Podcasts & RSS Feeds
Most Active Stories
- Listen: Can You Pick Out The Northwest Accent? (And Yes, We Have One!)
- Former Boeing Executive Alan Mulally’s Advice On Labor: 'Working Together Works’
- Tips On Staying Healthy While You Travel
- Mass: Expect Intensifying Rains With Global Warming
- Just Back From Spain, Nancy Leson Offers A Few Pointers On Paella
News & Music Contributors
Tue January 28, 2014
Washington Considers Private Investment Bonds To Address Social Problems
Someday in the not-too-distant future, social service programs here in the Northwest could get funding from Wall Street.
The idea is gaining traction across the nation. Goldman Sachs already funds preschool slots in Utah and a youth intervention program in New York.
A proposal to pilot “pay-for-success” bonds in Washington got a hearing Monday before a legislative committee.
Wall Street and Rikers Island, home of New York City’s jail, are worlds apart. But in 2012, Goldman Sachs invested nearly $10 million in a program to reduce the number of teenage offenders who leave Rikers only to reoffend and return to jail.
The deal is: if recidivism drops by at least 10 percent, Goldman recoups its investment. Do better than that, and Goldman reaps a profit. Fail and the investors lose money.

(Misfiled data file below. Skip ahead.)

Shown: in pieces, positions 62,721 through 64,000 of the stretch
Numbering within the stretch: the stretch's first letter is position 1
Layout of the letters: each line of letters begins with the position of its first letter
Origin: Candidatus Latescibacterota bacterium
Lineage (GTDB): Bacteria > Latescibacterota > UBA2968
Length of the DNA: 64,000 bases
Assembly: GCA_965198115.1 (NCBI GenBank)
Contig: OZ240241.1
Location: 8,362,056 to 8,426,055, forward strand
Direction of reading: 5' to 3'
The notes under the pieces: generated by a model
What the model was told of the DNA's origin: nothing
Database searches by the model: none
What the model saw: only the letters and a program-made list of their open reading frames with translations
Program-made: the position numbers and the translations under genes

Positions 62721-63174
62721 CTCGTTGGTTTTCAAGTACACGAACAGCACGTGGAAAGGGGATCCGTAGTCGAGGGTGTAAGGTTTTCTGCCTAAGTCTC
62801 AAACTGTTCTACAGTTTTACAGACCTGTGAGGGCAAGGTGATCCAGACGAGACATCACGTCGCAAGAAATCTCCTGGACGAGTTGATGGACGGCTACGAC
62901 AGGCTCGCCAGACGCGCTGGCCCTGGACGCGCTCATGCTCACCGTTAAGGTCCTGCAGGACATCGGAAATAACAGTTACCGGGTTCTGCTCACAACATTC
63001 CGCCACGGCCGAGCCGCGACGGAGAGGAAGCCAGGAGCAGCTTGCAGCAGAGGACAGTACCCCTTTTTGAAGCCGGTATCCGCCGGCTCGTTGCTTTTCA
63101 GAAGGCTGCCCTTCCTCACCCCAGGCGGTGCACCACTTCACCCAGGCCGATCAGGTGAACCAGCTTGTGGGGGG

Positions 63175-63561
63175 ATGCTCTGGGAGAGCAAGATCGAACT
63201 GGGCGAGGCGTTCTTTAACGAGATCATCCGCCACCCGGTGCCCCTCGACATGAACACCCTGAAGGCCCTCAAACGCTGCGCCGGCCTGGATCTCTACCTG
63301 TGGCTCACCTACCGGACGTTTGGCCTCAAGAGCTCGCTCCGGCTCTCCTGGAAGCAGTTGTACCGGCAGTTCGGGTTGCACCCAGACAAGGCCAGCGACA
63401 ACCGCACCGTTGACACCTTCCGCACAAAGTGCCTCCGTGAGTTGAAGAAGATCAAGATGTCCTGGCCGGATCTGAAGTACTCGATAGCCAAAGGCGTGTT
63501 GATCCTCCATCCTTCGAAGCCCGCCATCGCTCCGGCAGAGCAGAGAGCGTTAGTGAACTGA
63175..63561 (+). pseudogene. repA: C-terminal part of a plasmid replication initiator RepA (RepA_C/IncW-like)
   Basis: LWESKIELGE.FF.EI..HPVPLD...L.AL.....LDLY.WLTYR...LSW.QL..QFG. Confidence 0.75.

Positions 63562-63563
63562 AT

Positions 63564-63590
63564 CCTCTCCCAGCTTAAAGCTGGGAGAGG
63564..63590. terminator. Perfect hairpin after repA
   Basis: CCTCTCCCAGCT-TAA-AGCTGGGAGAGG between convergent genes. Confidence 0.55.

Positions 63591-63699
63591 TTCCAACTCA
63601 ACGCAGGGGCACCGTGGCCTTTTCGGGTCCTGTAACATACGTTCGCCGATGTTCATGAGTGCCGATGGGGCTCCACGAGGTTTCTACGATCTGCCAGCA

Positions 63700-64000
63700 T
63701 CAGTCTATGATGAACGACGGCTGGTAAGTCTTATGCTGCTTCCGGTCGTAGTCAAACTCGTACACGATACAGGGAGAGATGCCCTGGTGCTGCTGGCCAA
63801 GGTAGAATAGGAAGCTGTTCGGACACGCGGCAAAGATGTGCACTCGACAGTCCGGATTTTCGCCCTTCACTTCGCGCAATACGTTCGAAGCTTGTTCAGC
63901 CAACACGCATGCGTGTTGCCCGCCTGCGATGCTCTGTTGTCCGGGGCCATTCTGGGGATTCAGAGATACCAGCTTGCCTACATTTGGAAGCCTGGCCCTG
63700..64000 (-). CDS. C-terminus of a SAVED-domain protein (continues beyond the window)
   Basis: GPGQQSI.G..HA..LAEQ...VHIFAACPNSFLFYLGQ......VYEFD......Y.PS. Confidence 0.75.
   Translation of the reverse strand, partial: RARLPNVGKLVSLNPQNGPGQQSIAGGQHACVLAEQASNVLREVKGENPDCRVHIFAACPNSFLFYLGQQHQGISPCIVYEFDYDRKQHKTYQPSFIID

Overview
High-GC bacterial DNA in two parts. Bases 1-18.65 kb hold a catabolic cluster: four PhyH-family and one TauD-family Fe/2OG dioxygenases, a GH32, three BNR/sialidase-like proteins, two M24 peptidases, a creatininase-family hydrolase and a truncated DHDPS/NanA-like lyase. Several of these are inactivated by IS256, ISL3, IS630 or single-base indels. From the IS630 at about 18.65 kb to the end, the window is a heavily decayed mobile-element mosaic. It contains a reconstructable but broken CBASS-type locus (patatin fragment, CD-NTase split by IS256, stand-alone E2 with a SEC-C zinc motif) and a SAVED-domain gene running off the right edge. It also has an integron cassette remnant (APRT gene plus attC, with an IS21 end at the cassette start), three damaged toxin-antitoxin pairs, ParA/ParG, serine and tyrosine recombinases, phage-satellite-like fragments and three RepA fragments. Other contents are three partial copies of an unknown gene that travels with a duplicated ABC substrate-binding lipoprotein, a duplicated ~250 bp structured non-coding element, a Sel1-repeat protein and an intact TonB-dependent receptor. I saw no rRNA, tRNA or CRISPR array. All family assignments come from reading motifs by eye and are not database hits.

It’s too early to gauge results. But now, Washington state Rep. Hans Zeiger wants to see if so-called social investment bonds could pay off here.
“It’s an innovative way that you can engage the private sector in solving big public problems, typically with a preventative aspect to them such as homelessness prevention, recidivism reduction, disease prevention,” said Zeiger, R-Puyallup.
Zeiger has introduced a bipartisan proposal to pilot pay-for-performance bonds in Washington starting in 2016. The idea has also been floated in Oregon.
Supporters of social investment bonds say private dollars could help fill the gap when the state is struggling to fund human service programs.